As we undergo a BI implementation with a cloud-based ERP provider, I thought it would be interesting to share some of our insights. As you know from previous posts, Georgetown has been undergoing a large ERP implementation on the Workday ERP. We are now live on both HCM and Financials.
The Business Intelligence (BI) project has been running in parallel to this effort and I wanted to share some initial findings in the event that it may be helpful for others.
Here are our top 10 gotchas:
#10 – Be cognizant of time zones. When you are setting up incremental nightly data pulls, ensure that the user account that you are utilizing is in the same time zone as the underlying tenant. Otherwise, you might spend hours validating data that may be hours out-of-sync (e.g. user account to extract data is in EST and the tenant is in PST).
#9 – Chop the data into sufficiently sized extracts to prevent timeout issues. This may be less of an issue on a nightly basis, but is important if you are loading historical data or preparing for a time in which there is a large integration into the ERP. Large integrations (e.g. from your Student Information System into your Financial System) can cause a nighly extract file to balloon and subsequently fail.
#8 – Send your team to deep ERP training – immediately! Be prepared to know the ERP as well as the team administering it.
#7 – Ensure that your BI team receives the appropriate security that they require in the SaaS ERP. If this gets into policy-related issues, ensure that you work these through with the respective owners in advance. You may have to work through operational protocols and procedure that are not expected.
#6 – Plan a strategy for how you will create BI related content in your SaaS-based ERP. Typically, this development needs to occur in a lower tenant and migrated to production. How will you access these environments? What is the path to migrate content? Be prepared that some sandbox tenants may refresh on a weekly basis (i.e. BI content may not reside there for longer than a week). Consider the notion of development in a dev tenant, migration to sandbox (which may refresh weekly), and then to production. The timing of this process should feed into your planning.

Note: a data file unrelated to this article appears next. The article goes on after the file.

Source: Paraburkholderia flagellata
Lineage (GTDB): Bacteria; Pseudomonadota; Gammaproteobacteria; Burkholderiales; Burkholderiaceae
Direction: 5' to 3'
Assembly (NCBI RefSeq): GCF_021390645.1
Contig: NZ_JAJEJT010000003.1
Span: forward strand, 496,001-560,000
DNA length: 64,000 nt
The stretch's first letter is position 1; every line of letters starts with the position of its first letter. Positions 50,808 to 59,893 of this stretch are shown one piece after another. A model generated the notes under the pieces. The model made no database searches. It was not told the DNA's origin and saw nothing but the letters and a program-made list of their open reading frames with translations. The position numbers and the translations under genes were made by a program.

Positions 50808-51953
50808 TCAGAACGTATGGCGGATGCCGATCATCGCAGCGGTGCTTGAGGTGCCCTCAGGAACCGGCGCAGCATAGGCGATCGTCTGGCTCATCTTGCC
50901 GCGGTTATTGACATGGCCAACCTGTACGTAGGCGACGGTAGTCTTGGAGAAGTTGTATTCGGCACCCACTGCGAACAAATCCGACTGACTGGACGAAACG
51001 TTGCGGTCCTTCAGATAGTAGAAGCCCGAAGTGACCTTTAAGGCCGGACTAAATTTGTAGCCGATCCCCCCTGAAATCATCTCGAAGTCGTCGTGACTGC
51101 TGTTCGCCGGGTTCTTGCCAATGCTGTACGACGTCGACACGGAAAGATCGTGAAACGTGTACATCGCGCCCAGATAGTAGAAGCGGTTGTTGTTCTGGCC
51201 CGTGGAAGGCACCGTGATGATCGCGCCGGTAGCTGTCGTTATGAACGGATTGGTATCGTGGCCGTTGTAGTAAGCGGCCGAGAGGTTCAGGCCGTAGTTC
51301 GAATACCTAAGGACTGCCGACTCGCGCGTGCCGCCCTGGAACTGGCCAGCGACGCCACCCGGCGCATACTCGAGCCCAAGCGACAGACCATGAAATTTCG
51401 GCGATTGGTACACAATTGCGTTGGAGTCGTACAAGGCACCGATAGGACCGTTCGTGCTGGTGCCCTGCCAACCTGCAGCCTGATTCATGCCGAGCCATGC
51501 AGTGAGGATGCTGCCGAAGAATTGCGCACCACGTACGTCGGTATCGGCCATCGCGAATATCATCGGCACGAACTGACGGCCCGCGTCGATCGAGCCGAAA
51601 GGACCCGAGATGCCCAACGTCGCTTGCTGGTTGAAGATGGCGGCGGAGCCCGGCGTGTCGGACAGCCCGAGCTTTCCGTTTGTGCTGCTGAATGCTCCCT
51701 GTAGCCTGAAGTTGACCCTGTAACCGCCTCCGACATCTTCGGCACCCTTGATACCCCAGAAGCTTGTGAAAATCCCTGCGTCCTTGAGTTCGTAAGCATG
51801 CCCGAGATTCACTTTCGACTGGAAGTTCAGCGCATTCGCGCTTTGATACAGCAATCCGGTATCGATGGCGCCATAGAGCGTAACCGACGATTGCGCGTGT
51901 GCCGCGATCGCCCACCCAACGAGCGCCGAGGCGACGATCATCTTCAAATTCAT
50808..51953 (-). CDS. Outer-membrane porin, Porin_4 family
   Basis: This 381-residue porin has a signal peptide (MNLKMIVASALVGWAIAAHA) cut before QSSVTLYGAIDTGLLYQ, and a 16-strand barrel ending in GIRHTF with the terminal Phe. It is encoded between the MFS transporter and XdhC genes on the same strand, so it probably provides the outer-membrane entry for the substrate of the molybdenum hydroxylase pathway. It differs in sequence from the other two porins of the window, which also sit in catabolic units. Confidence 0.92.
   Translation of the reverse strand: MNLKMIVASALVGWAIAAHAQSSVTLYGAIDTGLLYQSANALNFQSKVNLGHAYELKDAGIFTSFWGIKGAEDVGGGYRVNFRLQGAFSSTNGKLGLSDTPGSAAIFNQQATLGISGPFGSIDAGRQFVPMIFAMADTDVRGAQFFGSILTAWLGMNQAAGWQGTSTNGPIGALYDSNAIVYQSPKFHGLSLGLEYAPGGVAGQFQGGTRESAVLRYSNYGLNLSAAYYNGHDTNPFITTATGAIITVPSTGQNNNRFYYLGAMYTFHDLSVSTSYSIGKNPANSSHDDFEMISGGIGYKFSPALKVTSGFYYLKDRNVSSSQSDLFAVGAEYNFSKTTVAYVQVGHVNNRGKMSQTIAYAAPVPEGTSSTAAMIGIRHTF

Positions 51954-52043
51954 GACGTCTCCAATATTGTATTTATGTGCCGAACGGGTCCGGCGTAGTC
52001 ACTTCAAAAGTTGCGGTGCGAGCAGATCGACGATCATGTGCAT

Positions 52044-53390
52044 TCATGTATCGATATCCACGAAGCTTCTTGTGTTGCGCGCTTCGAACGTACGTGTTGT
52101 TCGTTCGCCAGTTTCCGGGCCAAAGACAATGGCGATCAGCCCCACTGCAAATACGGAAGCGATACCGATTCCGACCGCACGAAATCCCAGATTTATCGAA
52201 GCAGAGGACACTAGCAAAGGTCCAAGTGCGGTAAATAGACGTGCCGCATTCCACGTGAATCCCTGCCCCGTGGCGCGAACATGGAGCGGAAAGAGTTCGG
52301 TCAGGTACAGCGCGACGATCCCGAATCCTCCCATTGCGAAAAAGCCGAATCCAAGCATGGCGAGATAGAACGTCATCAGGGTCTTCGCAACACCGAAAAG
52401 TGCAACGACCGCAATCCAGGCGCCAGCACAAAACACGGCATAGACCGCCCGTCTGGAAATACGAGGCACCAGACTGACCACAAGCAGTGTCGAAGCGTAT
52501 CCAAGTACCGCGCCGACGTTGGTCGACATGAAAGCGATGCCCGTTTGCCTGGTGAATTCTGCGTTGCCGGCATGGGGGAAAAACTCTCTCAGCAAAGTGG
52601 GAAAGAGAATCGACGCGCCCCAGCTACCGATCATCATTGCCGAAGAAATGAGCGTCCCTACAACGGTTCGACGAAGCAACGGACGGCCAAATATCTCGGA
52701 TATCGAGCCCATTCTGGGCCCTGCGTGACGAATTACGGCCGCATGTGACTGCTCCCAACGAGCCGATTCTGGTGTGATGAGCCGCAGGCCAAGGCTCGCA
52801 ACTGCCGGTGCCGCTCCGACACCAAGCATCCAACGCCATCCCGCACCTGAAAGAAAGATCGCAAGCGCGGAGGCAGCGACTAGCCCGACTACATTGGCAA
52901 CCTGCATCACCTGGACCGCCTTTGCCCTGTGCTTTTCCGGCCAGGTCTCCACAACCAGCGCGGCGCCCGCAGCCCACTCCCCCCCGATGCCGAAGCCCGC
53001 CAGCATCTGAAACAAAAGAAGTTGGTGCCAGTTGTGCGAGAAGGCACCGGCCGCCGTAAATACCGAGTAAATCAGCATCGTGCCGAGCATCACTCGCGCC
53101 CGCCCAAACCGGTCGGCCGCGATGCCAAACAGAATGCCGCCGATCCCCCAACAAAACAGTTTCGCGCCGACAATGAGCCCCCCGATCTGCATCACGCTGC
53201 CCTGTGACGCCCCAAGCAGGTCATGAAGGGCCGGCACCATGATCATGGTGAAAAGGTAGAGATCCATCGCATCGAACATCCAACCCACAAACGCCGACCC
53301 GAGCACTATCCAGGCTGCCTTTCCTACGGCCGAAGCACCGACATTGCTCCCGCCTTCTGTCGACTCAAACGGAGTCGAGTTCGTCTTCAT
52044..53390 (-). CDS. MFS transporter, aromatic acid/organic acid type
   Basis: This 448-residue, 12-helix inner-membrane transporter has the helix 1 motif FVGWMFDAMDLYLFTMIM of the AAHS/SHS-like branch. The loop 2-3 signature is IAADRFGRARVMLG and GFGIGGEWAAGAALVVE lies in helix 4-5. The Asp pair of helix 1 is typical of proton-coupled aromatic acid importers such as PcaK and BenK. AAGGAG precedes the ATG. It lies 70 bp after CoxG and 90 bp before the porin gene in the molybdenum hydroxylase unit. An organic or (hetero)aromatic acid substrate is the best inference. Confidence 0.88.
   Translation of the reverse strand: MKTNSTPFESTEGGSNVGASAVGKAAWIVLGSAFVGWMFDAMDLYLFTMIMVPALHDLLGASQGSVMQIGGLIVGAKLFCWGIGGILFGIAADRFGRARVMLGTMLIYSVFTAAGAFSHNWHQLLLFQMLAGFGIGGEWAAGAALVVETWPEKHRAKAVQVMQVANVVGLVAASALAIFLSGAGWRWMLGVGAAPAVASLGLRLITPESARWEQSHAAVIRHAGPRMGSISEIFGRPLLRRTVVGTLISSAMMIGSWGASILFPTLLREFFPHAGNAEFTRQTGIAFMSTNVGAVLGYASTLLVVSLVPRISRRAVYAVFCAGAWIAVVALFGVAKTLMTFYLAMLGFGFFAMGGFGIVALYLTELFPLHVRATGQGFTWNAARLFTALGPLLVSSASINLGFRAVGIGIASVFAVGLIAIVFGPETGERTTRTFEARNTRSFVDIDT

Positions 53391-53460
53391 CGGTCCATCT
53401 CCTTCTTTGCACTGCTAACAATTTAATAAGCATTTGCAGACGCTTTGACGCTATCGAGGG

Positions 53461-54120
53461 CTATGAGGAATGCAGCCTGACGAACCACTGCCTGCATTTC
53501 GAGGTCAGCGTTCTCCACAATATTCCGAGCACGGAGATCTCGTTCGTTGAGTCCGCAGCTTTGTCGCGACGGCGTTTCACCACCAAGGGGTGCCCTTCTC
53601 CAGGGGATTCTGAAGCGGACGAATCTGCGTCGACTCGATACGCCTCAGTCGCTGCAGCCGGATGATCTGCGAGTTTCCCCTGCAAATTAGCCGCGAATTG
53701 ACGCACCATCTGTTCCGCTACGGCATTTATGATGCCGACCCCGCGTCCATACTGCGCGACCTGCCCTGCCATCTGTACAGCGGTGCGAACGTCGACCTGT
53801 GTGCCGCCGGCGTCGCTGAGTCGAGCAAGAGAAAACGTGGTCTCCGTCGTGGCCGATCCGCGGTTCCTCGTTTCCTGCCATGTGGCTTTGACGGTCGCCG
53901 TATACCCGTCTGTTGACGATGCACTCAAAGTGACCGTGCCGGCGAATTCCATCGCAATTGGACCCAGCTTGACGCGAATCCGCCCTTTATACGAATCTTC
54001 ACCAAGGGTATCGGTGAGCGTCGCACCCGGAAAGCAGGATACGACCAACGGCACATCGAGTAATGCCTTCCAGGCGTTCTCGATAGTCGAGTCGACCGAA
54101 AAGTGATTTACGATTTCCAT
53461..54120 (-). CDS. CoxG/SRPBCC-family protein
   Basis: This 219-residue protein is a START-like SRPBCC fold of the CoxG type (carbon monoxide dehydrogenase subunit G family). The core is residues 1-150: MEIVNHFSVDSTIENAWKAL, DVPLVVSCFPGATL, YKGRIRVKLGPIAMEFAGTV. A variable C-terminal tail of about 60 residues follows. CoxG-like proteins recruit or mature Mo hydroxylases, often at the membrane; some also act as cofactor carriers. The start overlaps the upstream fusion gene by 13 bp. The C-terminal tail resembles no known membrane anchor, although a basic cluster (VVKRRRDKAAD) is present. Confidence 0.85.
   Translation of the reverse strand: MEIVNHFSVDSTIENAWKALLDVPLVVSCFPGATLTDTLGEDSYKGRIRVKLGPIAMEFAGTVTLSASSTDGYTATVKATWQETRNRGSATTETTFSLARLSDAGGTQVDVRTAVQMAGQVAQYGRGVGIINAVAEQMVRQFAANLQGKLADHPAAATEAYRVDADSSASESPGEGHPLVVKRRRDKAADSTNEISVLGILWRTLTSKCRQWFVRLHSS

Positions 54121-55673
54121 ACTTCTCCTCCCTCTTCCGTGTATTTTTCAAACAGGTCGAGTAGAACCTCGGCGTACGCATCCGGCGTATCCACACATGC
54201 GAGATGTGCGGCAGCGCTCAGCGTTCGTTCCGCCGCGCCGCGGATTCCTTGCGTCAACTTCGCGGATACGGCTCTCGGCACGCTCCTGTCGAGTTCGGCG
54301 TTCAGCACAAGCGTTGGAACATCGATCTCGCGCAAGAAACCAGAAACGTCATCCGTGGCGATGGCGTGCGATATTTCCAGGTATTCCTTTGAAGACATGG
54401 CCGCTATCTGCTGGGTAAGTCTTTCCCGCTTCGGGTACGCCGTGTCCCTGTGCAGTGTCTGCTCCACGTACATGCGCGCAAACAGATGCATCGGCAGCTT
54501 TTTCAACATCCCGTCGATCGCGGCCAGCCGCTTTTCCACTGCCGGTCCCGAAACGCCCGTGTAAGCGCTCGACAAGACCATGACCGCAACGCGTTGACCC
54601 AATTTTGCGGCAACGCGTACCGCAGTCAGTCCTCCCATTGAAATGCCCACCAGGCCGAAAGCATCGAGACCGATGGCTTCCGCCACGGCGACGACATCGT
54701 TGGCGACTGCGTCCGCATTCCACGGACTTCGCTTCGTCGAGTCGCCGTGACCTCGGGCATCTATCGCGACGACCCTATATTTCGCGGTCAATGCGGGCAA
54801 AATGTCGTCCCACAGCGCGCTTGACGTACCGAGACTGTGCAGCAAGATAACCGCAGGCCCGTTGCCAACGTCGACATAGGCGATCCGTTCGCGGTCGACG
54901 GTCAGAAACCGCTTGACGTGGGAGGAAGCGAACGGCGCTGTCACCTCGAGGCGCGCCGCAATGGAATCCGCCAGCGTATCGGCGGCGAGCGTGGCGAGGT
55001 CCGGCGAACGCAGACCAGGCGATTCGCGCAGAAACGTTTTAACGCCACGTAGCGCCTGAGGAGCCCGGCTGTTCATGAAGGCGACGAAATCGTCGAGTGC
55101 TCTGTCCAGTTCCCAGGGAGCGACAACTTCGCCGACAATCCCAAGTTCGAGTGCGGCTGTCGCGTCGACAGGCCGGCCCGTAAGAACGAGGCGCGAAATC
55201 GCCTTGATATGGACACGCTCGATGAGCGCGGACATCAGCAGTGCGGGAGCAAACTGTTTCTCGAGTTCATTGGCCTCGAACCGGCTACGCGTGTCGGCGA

#5 – Set up BI extract notifications. We setup a specific email address which routes to our on call team. These alerts notify our team if any of the extracts failed so that we can quickly extract and reprocess the file as needed.
#4 – Prepare to either learn an API in and out, or work with custom reports in the SaaS ERP. Remember, there will be no direct connection to the database, so you’ll need to find alternate ways of efficiently extracting large amounts of data. In Georgetown’s case, we wrote custom versions of reports from our SaaS-based ERP and then scheduled their output to a XML or CSV format. These files are then processed by the nightly ETL routine.
#3 – Create a portal for consolidation and collaboration of reporting deliverables. We set up a portal which provides instructions, documentation, links to metadata, ability to ask for help, report guides, etc. Make this easy for your end-users to consume.
#2 – Test, Test, and Test. SaaS-based ERP tenants typically go down one night a week for patches and maintenance. This can be problematic for nightly BI extracts. Make sure that you are aware of the outage schedules and can plan around them. ETL routines may need to start a bit later on the day in which maintenance occurs.
#1 – Create an operational structure for the ongoing needs of the BI function in advance. Georgetown is embarking upon a ‘BI Center of Excellence’ that will handle this sort of cross-functional structure which will be comprised of subject matter experts which represent different business units. This will help the business units to continue to drive the development of the platform and allow IT to play a supportive role.